NSObject * _Nonnull y = (NSObject * _Nonnull)x;   // This is ok
NSString * _Nonnull z = (NSString * _Nonnull)x;   // This reports warning

Casting from id is still allowed.

id _Nullable x;
NSString * _Nonnull y = (NSString * _Nonnull)x;   // This is ok because x is id

Use ?: and give default value

?: operator is supported.

NSString * _Nullable x;

NSString * _Nonnull y = x ?: @"";  // This is okay

Declare variable _Nonnull

Nullability of local variables declared with initial value will be propagated from the initial value.

NSString * _Nonnull x;

NSString * y = x;  // This is _Nonnull because initial value is _Nonnull

When you declare variable without initial value, its nullability is _Nullable. This rule discourages the following programming style.

NSString *x = nil;

if (a == 1) {
  x = @"one";
} else {
  x = @"other";

NSString * _Nonnull y = x;  // x cannot be nil here

Clearly the value of x after if statement cannot be nil. However, Nullarihyon reports warning on the assignment to y since x is _Nullable because of its declaration.

For this, annotate variable declaration explicitly, and stop assigning nil.

NSString * _Nonnull x;

if (a == 1) {
  x = @"one";
} else {
  x = @"other";

NSString * _Nonnull y = x;

Nothing will go wrong. Variable without initial value will be nil anyway, if you enables ARC.

Assign the _Nullable value to variable, and test by if

Nullarihyon supports super simple form of flow-sensitive-type.

When condition clause of if is a variable reference, the variable will be treated as _Nonnull in then clause.

NSString * _Nullable x;

if (x) {
  NSString * _Nonnull y = x;  // This is okay because x is tested by if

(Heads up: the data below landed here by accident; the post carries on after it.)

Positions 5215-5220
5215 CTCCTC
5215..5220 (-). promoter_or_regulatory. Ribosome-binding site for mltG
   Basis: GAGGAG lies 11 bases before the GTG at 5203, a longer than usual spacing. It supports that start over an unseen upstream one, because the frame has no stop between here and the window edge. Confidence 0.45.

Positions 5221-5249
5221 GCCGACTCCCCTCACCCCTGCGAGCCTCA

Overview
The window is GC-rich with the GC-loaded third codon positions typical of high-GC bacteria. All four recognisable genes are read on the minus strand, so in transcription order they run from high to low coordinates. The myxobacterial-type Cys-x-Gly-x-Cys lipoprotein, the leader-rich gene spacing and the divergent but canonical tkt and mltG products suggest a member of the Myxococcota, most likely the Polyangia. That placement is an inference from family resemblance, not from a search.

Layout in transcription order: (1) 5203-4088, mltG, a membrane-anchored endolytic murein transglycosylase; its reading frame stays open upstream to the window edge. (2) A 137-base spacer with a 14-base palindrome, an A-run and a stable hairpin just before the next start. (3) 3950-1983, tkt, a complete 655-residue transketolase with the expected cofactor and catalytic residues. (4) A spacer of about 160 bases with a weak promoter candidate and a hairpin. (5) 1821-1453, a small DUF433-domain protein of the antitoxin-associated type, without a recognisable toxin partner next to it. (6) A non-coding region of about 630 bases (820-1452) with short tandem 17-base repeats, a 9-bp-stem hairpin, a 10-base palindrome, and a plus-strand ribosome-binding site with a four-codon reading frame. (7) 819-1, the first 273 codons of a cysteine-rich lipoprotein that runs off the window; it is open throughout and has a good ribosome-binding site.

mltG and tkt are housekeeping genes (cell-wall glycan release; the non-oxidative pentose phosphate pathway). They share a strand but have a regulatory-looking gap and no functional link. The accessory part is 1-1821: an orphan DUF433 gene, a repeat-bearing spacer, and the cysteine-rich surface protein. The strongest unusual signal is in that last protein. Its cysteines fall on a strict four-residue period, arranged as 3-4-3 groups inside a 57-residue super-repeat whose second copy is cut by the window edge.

The analyzer consider binary && with variable reference.

NSString * _Nullable x;

T a = x && [self nonnullMethod:x];  // x is nonnull on method call

NSString * _Nullable y;

if (x && y) {
  // x and y are nonnull in true clause

The nullability modification works only with variable reference.


Take a look at wiki page to see the rules of Nullarihyon. It has some assumptions to minimize number of trivial false positives.

Experimental Initializer Checking

As of 1.6, Nullarihyon can check if initializers assign all nonnull instance variables. This is experimental and totally optional.

Add __attribute__((annotate("nlh_initializer"))) attribute to method you want Nullarihyon to check.

- (instancetype)init __attribute__((annotate("nlh_initializer"))) {

In nlh_initializer methods,

  • You have to assign all nonnull instance variables/properties, or
  • You have to call other nlh_initializer methods

This check would prevent you from leaving nonnull instance variables and properties nil.


Checking if super is initialized correctly is out of scope of Nullarihyon. You are responsible to call call initialization method of super classes correctly.


  • It does not support per-file build setting in Xcode
  • It does not support arm architectures (just skip checking)

Known Issue

  • [self alloc] does not return instancetype but id (analysis by Clang compiler)